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16 November 2012 ~ 1 Comment

Tour Of The Americas – Part 4

By the time you’re reading this we are back home doing laundry and paying bills, but a tour isn’t over before it’s been documented, now is it? In this last tour report of our Tour Of The Americas, Glen and Riekus provide you with an update about tremendously long drives, short nights and warm days on Brazilian beaches. Enjoy!

The last week of this tour has been rather exhausting when it comes to sleep, drives and late shows. With a 15-hour drive and a stage time at 4:30 AM we’ve managed to establish a few new records in our existence as a band. All in all we are still feeling pretty fresh, but there’s no way we can hide the sunburn we’ve fallen victim to in sunny Brazil. On the rare occasion of a day or an afternoon off, we’ve managed to visit the beach no less than twice. Of course, the locals must have had fun watching a bunch of pale, sun-shy Dutchies dipping into the ocean. And with the sunburn comes the smell of aftersun: 3 guys sweating it out on stage, while smelling like baby-bums. Why does after sun have to smell like babies anyway?

Campeche Beach – Florianopolis

One of the coolest shows we play in Brazil is after those 15 hours. The ride takes us through an area that looks a lot like what we imagine a jungle to be like, and the venue on the campus of Sao Carlos’ University reminds us a lot of the AZ’s (Autonomous Centre) in Germany: loads of concrete and graffiti, and cheap drinks. There’s an extraordinarily good turnout for a Wednesday, and we get a great response from the crowd, which instantly makes us forget about the long trip: however long the ride, when there’s a good show and a good crowd that’s all you will remember.

Palquinho Da UFSCar – Sao Carlos

So the days have passed by quite fast, and we’ve had better responses than we could have wished for. It’s really heart-warming to see how people respond to our shows and thanks to Bandcamp, Youtube, Spotify and other tools of this age we’re amazed to see that people are already familiar with our songs without ever having seen us before. After the shows, a lot of people are asking us to sign autographs or take a picture with them. God knows where those pictures will show up online..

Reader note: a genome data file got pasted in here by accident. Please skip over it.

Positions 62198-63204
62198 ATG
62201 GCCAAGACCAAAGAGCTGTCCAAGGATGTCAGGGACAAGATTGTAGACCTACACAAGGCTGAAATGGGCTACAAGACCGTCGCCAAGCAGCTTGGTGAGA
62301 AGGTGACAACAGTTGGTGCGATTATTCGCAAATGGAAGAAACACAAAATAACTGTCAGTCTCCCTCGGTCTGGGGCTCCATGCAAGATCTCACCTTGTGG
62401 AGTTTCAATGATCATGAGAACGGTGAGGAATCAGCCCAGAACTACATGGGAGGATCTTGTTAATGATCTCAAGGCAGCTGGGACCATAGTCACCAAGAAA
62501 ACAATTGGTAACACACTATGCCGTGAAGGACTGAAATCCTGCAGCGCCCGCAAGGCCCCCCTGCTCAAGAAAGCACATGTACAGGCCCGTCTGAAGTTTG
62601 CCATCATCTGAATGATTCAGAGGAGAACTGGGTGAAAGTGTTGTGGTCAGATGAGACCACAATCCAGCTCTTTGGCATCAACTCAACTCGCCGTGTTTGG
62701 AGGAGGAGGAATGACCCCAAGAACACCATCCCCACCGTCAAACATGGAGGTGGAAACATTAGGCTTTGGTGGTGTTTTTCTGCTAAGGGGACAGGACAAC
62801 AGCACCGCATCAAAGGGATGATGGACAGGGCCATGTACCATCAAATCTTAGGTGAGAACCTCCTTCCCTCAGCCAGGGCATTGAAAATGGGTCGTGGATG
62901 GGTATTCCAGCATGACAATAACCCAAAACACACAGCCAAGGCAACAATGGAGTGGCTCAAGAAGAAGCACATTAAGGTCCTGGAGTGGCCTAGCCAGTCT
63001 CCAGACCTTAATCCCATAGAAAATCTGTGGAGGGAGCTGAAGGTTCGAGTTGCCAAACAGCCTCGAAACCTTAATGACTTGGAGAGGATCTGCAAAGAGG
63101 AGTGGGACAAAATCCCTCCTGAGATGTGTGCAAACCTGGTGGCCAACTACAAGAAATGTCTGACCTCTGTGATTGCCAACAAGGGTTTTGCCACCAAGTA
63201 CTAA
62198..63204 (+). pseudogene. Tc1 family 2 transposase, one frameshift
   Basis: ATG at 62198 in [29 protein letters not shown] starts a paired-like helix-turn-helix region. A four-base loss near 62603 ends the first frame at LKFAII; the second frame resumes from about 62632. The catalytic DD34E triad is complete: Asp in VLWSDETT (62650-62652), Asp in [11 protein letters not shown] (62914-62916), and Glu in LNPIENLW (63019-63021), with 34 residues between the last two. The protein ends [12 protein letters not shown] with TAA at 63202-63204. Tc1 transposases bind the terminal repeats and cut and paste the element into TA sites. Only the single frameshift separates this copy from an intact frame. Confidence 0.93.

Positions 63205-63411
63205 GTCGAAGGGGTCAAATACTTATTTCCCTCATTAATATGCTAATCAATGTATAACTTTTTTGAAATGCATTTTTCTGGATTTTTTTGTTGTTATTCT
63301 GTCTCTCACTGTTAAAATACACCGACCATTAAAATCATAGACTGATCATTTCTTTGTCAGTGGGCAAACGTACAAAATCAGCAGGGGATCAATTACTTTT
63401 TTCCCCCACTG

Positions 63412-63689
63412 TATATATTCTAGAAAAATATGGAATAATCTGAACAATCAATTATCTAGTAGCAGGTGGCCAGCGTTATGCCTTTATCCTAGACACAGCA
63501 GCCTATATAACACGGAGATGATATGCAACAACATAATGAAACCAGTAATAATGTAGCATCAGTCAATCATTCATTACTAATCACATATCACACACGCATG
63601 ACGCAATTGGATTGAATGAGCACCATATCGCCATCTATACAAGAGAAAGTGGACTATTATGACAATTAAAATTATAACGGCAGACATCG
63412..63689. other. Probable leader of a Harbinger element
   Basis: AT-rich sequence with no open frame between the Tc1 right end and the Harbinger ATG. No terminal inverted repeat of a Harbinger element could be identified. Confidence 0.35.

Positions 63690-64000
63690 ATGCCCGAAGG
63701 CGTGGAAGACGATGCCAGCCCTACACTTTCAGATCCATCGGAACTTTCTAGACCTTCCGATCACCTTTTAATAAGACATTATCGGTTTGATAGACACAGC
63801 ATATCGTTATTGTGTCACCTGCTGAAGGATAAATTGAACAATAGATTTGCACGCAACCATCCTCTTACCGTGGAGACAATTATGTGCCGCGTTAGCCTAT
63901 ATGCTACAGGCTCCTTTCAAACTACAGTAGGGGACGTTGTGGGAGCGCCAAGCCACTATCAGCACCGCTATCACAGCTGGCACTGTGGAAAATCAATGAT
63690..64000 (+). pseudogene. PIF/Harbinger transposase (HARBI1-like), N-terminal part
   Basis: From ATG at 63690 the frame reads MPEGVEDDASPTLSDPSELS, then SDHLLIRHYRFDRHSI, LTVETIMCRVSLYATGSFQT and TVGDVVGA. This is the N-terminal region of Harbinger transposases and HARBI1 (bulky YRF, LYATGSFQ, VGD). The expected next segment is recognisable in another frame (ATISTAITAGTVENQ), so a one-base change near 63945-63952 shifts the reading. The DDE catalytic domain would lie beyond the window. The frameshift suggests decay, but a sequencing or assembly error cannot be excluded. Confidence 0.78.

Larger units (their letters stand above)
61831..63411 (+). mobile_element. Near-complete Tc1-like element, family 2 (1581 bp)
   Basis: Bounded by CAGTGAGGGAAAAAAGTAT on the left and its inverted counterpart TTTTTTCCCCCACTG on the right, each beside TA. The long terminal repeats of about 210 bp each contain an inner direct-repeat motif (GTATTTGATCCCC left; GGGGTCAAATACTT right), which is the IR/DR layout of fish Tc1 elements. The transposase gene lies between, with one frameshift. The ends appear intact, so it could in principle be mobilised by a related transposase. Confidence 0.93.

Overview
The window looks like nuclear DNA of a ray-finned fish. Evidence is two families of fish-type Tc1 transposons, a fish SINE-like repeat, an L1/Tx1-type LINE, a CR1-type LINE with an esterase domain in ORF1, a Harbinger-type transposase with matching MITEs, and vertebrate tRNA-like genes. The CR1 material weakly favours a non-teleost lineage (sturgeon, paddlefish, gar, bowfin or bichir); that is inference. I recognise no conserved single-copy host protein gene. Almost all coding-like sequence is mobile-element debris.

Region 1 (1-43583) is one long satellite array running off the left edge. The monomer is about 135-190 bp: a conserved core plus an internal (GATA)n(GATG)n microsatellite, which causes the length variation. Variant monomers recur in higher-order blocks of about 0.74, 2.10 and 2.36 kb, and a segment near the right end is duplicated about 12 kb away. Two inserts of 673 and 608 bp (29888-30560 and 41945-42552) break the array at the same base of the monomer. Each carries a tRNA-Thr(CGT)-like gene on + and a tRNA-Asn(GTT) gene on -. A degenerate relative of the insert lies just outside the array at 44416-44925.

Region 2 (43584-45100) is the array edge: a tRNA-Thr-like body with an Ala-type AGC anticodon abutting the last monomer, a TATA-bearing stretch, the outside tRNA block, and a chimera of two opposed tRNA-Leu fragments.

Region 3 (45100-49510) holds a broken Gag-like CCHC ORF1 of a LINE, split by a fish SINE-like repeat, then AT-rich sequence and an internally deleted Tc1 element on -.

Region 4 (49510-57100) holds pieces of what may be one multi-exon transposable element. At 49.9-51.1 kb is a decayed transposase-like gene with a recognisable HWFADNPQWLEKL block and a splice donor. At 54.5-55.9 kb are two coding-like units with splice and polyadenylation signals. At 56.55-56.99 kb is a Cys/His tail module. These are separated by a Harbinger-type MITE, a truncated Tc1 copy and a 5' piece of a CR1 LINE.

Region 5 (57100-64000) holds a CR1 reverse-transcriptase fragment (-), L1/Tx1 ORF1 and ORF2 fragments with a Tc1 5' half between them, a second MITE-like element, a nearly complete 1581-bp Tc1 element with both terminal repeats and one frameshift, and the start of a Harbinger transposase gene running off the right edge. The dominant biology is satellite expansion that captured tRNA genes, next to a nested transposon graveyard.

Last Sunday, we played the last show of our tour in Vila Velha (Espirito Santo), a show that we flew in to and out of from Sao Paulo. Somehow, the climate up there was even warmer and more humid than what we had become accustomed to here in Brazil. This resulted in us leaving the stage literally dripping with sweat and even a full night of leaving our clothes to dry on the balcony of our motel couldn’t prevent that we had to throw out a bunch of just-too-filthy tour clothes before going home. And then there was this one pair of sweaty shorts that Glen had to trade with a guy who insisted on having a souvenir of our show. I sure hope he put them in the washer the next day. Oh, Brazil..

Vitoria / Vila Velha – flying in for our last show

As I’m writing this we’re at Sao Paulo International Airport facing another 14 hours of flying home. After a month of touring (8 flights in total) we’re flying back to Amsterdam with a connecting flight in Rome. Meanwhile, we’ve just booked our next flight to Rome for another short tour: 4 shows in Italy at the end of November.

Last stop at Guarulhos International Airport (Sao Paulo) to drop off gear

I feel like we’ve experienced a lot of Brazilian culture over the last 2 weeks. Possibly the greatest advantage of touring like we do is that we are always guided by the locals, who manage to bring us to the coolest places, without us feeling like (or meeting) tourists at all. On the other hand we also need to pay attention while walking around here. We’re not always playing the most fancy neighborhoods and there’s always the risk of being mugged if you get away from the group, being a ‘rich European’ and all.